Make money in some unconventional ways

PERSONAL FINANCE

March 03, 2009|By EILEEN AMBROSE | EILEEN AMBROSE,eileen.ambrose@baltsun.com

It used to be that if you needed extra cash you could work overtime or find a part-time job.

But these days, when companies are cutting back on workers' hours - and even Starbucks is laying off baristas - you might have to resort to nontraditional ways to raise money.

Search engine Yahoo says many people are doing just that by going online. In the past month, searches for "make money online" have risen 1,725 percent, Yahoo says.

"People are looking to do whatever they have to do to make ends meet," says Heather Cabot, Yahoo Web life editor.

And they aren't just searching for jobs; they are looking to sell all sorts of stuff. Recent searches for "donate eggs for money" are off the charts, Cabot says.

Cabot's job is to spot online trends for Yahoo. When it comes to making a few bucks via the Internet, here are some recommendations from the practical to the unusual:

* Volunteer to be part of a focus group at findfocusgroups.com and get paid from $50 to $200, Cabot says. Plug in your city or state and see if any marketing groups there are seeking focus group participants. For example, mothers ages 21 to 50 can earn $100 next week being part of a focus group in Chicago. Alas, no focus group postings at this time for Maryland.

* Freelancers can connect with companies needing help at elance.com. Jobs range from legal and finance to engineering and sales. "There are tons of projects for people who have Web and programming experience," Cabot says. Companies post jobs, and freelancers bid for work. Businesses also can rate freelancers so that other companies will know the quality of your work.

* If running errands, tutoring or baby-sitting pets is more your thing, check out domystuff.com. People post tasks with which they need help, and would-be assistants can bid on the job.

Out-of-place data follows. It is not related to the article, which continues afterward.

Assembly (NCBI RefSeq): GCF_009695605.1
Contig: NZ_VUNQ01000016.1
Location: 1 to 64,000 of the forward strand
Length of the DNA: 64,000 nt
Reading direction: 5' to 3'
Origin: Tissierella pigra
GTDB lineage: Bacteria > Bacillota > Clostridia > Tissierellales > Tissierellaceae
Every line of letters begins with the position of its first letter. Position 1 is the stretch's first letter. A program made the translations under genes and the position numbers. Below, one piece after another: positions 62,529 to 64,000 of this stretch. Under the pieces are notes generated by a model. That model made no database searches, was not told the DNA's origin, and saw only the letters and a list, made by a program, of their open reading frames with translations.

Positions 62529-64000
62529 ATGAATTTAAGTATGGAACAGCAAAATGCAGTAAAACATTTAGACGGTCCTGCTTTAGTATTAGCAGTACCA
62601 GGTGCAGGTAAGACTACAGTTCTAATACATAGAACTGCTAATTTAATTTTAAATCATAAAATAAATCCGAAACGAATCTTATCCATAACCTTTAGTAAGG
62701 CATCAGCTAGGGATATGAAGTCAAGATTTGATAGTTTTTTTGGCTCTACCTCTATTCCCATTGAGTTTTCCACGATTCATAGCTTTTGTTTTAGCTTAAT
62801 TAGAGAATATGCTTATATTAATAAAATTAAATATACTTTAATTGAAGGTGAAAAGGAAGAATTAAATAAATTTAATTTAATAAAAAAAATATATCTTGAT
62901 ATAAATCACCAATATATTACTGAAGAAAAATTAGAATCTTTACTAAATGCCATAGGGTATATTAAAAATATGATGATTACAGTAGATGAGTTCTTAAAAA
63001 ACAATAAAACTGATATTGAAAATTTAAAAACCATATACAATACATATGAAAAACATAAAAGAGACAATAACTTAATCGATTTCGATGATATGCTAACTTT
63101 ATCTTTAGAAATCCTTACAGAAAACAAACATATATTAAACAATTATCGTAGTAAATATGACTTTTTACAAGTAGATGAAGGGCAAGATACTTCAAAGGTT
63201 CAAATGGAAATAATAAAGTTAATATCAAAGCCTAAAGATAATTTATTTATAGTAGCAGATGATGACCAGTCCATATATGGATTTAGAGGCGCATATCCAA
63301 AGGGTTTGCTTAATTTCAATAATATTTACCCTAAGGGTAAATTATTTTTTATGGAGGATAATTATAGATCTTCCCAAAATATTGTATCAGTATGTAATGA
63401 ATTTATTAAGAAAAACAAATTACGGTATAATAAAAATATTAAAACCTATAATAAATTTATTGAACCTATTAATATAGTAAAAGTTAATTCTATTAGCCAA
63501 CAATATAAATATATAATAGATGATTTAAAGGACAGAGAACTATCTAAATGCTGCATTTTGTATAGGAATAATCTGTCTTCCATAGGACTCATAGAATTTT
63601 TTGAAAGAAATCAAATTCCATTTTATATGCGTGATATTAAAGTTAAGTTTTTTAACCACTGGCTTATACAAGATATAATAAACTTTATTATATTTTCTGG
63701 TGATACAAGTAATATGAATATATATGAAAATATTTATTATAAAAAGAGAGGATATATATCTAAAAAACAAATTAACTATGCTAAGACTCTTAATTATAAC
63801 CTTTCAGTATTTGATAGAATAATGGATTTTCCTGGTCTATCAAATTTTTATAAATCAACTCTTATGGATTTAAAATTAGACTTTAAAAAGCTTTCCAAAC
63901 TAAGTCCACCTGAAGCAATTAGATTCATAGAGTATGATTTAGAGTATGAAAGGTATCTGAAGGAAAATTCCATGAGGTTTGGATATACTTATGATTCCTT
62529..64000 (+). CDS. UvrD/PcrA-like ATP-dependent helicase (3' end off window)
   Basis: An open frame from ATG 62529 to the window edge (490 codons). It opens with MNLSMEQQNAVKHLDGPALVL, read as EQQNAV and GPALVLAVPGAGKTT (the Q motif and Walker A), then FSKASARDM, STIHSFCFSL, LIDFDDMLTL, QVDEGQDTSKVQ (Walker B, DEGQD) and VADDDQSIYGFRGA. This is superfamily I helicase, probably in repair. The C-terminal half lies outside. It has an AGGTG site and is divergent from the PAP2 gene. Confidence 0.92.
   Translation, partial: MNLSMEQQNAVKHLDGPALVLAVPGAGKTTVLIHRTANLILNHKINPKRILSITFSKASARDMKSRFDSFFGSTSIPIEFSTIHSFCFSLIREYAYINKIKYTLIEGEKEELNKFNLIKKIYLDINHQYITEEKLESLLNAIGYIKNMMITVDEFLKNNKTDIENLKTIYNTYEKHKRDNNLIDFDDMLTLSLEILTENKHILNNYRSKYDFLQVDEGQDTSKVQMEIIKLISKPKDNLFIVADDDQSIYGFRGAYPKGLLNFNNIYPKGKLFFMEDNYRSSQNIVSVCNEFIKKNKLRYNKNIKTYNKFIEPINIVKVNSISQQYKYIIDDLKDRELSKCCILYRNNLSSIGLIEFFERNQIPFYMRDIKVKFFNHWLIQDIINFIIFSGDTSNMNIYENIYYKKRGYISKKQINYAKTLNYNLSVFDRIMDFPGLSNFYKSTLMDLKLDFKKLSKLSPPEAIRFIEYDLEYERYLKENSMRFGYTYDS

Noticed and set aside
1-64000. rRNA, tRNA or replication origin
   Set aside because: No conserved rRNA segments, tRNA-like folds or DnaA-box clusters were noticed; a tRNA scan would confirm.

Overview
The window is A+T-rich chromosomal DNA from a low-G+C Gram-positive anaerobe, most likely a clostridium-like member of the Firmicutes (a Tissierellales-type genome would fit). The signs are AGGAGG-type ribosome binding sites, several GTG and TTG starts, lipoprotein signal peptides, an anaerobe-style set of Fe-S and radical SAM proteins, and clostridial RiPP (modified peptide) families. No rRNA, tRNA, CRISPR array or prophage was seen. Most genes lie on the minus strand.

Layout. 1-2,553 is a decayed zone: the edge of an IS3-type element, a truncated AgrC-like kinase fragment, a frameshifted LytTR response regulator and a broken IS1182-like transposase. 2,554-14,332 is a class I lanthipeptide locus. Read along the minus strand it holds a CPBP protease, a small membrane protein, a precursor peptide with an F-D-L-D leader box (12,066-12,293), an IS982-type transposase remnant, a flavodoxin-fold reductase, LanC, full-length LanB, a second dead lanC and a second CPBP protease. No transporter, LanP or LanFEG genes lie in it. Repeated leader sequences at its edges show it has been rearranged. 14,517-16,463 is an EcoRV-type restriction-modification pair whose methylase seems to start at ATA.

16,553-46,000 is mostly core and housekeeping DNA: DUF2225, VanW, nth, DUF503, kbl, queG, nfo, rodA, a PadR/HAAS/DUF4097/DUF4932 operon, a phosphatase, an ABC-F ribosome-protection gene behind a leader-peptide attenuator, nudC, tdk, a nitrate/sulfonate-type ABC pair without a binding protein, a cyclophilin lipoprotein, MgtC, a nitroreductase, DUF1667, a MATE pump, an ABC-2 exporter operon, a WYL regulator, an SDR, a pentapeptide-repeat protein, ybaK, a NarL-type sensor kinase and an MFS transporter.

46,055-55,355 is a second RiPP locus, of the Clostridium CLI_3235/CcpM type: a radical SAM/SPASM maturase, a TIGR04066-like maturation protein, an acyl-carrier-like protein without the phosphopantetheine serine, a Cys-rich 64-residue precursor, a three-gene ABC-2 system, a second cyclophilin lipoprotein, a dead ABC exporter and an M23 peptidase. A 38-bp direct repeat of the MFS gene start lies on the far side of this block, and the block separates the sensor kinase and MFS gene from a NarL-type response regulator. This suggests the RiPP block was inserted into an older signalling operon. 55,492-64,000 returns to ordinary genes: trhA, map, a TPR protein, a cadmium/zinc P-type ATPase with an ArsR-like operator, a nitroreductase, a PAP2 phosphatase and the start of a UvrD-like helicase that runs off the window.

* Don't throw old electronics or gadgets away. Your wallet and the environment will thank you if you sell electronics to companies that recycle parts, such as buymytronics.com, gazelle.com and myboneyard.com.

* More than a century after the publication of O. Henry's The Gift of the Magi, the Internet has taken selling your hair to a new level. Sell your locks for $150 and more at thehairtrader.com to buyers who might want your strands for wigs or extensions.

* No reason you can't profit from a breakup. Sell old gifts of jewelry at exboyfriendjewelry. com. One woman going through a divorce is selling - "best offer" - a Gucci diamond watch, while another is selling an emerald-diamond necklace for $100. Despite the site's name, men and women can sell their ex's gifts.

Of course, make sure you do your research when seeking financial opportunities online.

"Always be a little bit on guard," Cabot says. "There are unsavory people who are trying to exploit the fact that many people are in very desperate situations."

If you are selling a service or item online, consider going to online networking sites based in your community, where you are more likely to know the people you're dealing with, she says.

And avoid job sites that ask for money upfront or require you to recruit others. "That's a big red flag," Cabot says.

online

Find more Eileen Ambrose columns at baltimoresun.com/ambrose

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